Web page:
UnitedMasters and the National Basketball Association have announced a deal that will give the league authorization to use the music published by UnitedMasters artists in highlight videos across all “digital properties and (its) social community of 1.5 billion”; the songs may also be used within in-arena highlights packages. The NBA’s partnership with the music distribution service will provide fans with “a new way to discover music”, as posts on social media will document the artist’s name and song title and provide a link back to the song and artist. UnitedMasters was founded by former Interscope EVP Steve Stoute, who envisioned the platform serving as the “next iteration of what a record label should be”; one that enables artists to connect more directly with their fans while maintaining ownership of their music.
Howie Long-Short: UnitedMasters, which offers up and coming artists a platform for distribution, wants their music placed on a variety of platforms (think: video games, influencer videos) that together will meet or exceed terrestrial radio’s reach; and this deal furthers that mission (even if the NBA isn’t paying for spins). The company’s standard business model entitles artists keep 90% of the revenue generated in royalties, while the company retains 10% as a distribution fee.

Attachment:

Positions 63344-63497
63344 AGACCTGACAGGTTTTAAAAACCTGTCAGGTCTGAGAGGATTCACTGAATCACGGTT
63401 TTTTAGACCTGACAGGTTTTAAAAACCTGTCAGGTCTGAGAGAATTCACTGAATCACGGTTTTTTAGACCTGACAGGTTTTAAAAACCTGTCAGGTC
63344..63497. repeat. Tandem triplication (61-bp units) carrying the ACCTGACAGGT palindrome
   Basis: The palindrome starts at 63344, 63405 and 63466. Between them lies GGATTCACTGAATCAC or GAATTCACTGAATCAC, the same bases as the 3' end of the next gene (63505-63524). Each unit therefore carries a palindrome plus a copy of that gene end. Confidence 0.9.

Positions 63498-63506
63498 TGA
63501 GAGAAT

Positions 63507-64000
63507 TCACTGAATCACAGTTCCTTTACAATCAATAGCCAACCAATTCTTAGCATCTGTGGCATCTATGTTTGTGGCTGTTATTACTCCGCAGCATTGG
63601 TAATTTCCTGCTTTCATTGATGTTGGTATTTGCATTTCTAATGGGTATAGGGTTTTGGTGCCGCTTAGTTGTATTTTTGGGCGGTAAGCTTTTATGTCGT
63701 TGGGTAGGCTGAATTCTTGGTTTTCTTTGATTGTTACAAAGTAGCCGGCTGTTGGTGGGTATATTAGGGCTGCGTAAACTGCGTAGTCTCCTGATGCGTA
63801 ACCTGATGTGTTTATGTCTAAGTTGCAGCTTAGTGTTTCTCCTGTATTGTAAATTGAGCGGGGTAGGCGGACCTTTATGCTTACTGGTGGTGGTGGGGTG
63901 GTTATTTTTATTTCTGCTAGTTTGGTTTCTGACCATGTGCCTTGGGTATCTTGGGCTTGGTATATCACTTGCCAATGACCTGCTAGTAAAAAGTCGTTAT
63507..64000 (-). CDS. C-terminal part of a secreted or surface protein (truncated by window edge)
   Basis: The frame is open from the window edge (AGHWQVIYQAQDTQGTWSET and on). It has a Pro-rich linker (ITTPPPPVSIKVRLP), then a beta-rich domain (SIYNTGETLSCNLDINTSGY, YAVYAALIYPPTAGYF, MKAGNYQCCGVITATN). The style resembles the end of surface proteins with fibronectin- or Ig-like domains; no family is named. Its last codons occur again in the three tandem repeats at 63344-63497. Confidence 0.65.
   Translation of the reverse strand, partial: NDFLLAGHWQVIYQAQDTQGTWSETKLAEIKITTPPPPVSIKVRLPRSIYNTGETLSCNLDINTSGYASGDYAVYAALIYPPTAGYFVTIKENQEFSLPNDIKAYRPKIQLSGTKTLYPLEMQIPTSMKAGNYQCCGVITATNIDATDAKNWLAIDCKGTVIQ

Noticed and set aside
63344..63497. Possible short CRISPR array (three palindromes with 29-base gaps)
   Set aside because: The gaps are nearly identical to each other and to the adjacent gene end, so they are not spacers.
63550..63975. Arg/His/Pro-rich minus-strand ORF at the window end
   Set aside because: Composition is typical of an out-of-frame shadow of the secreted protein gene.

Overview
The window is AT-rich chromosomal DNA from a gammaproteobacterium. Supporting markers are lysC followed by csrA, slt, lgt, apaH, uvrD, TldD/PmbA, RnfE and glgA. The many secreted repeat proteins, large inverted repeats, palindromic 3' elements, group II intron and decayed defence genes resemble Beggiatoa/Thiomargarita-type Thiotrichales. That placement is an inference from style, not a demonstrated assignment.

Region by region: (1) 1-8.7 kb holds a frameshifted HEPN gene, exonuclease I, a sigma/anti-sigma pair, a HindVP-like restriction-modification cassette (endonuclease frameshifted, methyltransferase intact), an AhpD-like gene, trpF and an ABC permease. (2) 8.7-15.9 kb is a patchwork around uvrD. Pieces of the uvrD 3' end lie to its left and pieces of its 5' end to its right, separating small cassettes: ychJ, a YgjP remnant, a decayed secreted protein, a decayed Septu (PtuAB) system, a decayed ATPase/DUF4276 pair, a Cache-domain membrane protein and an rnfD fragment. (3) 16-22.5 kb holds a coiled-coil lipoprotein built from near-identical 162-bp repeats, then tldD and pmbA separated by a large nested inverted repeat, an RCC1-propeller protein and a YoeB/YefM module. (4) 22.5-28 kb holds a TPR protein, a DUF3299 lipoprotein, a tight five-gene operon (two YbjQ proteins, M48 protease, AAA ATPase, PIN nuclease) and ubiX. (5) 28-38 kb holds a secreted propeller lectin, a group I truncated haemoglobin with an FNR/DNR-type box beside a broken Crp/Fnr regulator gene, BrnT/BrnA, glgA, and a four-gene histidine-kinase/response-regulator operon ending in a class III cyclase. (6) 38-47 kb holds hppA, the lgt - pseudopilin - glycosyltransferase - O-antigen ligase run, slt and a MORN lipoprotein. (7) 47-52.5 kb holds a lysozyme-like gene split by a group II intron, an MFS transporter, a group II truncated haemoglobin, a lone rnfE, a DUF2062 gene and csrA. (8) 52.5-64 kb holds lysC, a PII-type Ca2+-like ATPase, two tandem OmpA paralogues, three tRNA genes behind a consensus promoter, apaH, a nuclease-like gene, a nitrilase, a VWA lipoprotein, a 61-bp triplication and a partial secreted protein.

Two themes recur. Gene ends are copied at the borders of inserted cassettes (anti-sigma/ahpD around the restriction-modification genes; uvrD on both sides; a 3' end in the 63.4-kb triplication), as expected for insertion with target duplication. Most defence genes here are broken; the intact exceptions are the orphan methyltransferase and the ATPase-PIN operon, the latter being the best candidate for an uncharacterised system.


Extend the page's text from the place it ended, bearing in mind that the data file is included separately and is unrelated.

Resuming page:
UnitedMasters’ up-and-coming independent artists are big winners in this deal (again, even if they’re not being paid each time their song is played). The league’s social channels offer “a global digital stage” (see: NBA highlights receive 19 billion impressions/year) that can be used to build a fan base; and once they do, they can begin to establish lucrative brand partnerships. They’ll also be able to sell both concert tickets and merchandise directly to their new fans.
As for the league, they’ll save on major label licensing rights. It would be reasonable to assume they’re also entitled to a portion of any sales originating through their channels, though no financial details were released.
There are 2 ways to play UnitedMasters; Alphabet (GOOGL) led the company’s $70 million Series A round back in November ’17 and 20th Century Fox (FOXA) invested alongside them.
Fan Marino: While we’re discussing NBA news, Golden State introduced a new monthly ticket offering that will provide fans with entry to all home games (and the right to team giveaways) for just $100. There’s just one catch, the ticket does not actually come with a view of the court. The Warriors “In the Building Pass” simply gives the holder the right to convene in one of the arena’s bars/restaurants, overpay for a few beers and catch the game on television; which is delayed relative to the crowd cheering/booing. Howie seems to think everyone won in the NBA’s deal with UnitedMasters, but there are going to be clear losers with this arrangement and they’re going to be Warriors fans.
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